Quarter 2 GDP releases from US and Eurozone

Yesterday’s markets

29th July 2016

  • EUR German Prelim CPI m/m: 0.3%
  • EUR Spanish Unemployment Rate: 20.0%
  • EUR German Unemployment Change: -7K
  • USD Unemployment Claims: 266K
  • JPY Household Spending y/y: -2.2%
  • JPY Tokyo Core CPI y/y: -0.4%
  • JPY Retail Sales y/y: -1.4%
  • NZD ANZ Business Confidence: 16.0
  • AUD PPI q/q: 0.1%
  • JPY BOJ Outlook Report
  • JPY Monetary Policy Statement

It was a relatively quiet day yesterday, as the markets digested Wednesday evening’s FOMC statement. The fallout from yesterday’s Federal Reserve statement continued to reverberate through global markets, with the Greenback extending its losses into the European session. The bearish Dollar move comes after sentiment that the central bank will take a cautious approach to raising interest rates. Also, the US weekly Jobless Claims posted a worse than expected figure at 266k, its highest reading this month. 

The Pound continued to be sold heavily against the Euro yesterday, breaking another key psychological EUR/GBP level. The Bank of England have limited room for maneuver before switching to negative interest rates. It is likely that the BoE will wait for further information on the implication of Brexit for the UK economy. However, markets are forecasting a rate cut at next month’s pivotal meeting.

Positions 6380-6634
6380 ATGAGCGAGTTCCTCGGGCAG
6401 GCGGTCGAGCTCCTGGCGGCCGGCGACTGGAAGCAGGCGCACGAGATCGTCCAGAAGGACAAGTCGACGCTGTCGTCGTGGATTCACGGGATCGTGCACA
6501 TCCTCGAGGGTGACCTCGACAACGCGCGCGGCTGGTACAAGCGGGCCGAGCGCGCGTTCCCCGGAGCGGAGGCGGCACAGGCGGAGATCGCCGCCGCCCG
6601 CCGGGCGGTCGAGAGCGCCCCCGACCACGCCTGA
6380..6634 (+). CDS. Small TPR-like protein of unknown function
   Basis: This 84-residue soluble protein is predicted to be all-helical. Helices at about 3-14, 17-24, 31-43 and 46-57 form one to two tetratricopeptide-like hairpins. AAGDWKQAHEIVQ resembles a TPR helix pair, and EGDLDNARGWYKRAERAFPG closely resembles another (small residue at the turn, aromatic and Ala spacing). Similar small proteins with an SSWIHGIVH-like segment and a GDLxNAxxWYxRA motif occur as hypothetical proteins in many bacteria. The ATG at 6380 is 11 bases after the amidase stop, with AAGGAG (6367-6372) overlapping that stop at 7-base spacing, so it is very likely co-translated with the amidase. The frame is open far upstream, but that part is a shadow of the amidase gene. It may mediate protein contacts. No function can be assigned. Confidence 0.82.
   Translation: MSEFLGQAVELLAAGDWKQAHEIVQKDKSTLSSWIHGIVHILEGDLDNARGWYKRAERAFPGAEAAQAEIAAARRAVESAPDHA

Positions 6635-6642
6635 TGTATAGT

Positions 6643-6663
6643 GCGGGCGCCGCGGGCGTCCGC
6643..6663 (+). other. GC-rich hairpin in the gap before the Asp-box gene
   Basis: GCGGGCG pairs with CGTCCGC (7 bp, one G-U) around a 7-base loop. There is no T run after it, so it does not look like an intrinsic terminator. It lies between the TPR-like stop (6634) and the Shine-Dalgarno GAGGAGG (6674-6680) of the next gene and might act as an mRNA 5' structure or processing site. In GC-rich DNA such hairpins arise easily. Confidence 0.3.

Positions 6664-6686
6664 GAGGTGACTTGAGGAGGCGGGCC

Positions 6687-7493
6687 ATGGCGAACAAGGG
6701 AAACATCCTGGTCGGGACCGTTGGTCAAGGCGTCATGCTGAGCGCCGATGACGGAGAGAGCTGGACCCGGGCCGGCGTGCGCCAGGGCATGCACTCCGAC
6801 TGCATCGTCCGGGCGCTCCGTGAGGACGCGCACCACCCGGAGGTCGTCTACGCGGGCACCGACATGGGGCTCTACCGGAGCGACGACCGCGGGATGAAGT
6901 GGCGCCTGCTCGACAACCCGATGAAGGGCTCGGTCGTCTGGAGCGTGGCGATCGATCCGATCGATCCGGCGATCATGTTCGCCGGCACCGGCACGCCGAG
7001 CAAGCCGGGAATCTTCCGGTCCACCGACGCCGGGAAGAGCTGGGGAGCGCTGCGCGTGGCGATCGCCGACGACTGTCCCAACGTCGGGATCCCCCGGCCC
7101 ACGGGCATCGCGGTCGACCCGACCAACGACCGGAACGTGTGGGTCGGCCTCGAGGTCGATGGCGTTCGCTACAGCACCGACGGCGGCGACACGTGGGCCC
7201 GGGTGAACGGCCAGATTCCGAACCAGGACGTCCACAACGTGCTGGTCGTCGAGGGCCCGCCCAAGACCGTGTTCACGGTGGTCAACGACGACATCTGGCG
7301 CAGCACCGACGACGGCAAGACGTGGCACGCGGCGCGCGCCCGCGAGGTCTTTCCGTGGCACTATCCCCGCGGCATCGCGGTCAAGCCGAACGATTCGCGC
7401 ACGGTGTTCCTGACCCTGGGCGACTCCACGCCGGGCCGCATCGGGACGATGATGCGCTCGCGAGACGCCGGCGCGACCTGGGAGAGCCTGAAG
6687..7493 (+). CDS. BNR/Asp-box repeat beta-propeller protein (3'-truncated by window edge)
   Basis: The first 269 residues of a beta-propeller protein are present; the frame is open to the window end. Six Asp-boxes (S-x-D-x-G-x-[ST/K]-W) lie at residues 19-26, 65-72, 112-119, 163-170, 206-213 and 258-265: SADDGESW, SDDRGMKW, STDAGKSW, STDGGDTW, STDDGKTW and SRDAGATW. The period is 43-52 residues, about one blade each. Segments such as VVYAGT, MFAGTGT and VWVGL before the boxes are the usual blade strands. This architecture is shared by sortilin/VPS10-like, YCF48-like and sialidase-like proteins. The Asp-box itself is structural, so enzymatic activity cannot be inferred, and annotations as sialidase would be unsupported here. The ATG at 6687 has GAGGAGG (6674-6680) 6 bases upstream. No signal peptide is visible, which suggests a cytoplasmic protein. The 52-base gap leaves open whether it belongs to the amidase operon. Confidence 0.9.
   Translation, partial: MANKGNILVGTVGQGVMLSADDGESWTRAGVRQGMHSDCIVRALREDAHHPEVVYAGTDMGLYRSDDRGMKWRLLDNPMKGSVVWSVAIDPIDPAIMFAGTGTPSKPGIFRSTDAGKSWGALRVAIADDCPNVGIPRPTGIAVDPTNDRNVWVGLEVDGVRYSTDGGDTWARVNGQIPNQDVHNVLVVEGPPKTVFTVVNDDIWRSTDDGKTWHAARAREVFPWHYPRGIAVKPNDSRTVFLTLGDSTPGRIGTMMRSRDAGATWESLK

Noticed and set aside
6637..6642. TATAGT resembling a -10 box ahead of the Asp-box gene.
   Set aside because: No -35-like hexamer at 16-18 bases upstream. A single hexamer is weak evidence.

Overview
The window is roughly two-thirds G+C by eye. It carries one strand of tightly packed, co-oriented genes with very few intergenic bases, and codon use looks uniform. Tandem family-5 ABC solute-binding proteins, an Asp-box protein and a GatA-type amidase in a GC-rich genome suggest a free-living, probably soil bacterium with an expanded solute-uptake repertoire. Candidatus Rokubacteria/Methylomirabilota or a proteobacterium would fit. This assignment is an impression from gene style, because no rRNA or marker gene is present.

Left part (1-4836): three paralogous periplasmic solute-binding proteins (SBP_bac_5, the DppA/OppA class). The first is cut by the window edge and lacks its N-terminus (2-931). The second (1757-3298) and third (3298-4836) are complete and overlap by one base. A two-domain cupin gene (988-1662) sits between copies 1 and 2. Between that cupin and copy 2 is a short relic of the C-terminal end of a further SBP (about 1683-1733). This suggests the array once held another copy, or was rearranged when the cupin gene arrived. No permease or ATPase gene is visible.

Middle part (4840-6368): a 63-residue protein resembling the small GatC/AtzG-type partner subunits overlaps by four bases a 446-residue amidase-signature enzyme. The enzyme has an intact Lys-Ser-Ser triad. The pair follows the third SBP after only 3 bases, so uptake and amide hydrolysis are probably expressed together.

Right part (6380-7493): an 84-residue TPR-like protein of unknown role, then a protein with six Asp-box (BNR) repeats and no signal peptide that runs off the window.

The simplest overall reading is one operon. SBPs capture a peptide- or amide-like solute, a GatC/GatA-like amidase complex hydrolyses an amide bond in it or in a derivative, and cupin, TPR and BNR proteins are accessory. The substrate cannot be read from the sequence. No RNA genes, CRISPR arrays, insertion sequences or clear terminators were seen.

Today’s markets

28th July 2016

  • EUR German Retail Sales m/m
  • JPY BOJ Press Conference
  • EUR Spanish Flash CPI y/y
  • EUR Spanish Flash GDP q/q
  • GBP Net Lending to Individuals m/m
  • EUR CPI Flash Estimate y/y
  • EUR Core CPI Flash Estimate y/y
  • EUR Prelim Flash GDP q/q
  • USD Advance GDP q/q
  • USD Advance GDP Price Index q/q
  • USD Employment Cost Index q/q
  • USD Chicago PMI
  • USD Revised UoM Consumer Sentiment

The first readings of Q2 GDP from the US and Eurozone will be posted. Firstly, the single currency union is released early this morning. Markets will look to see if the figure drops to 0.3% from 0.6%, showing signs that economic conditions are declining. Simultaneously, the y/y Inflation figure will be released, where markets will be looking to see if there are any signs of further deflationary pressures. In contrast, the US are expecting their Q2 GDP first reading to increase to 2.6%. Although economic data has not given the Fed reason to raise rates just yet, the reading shows that the economy is improving.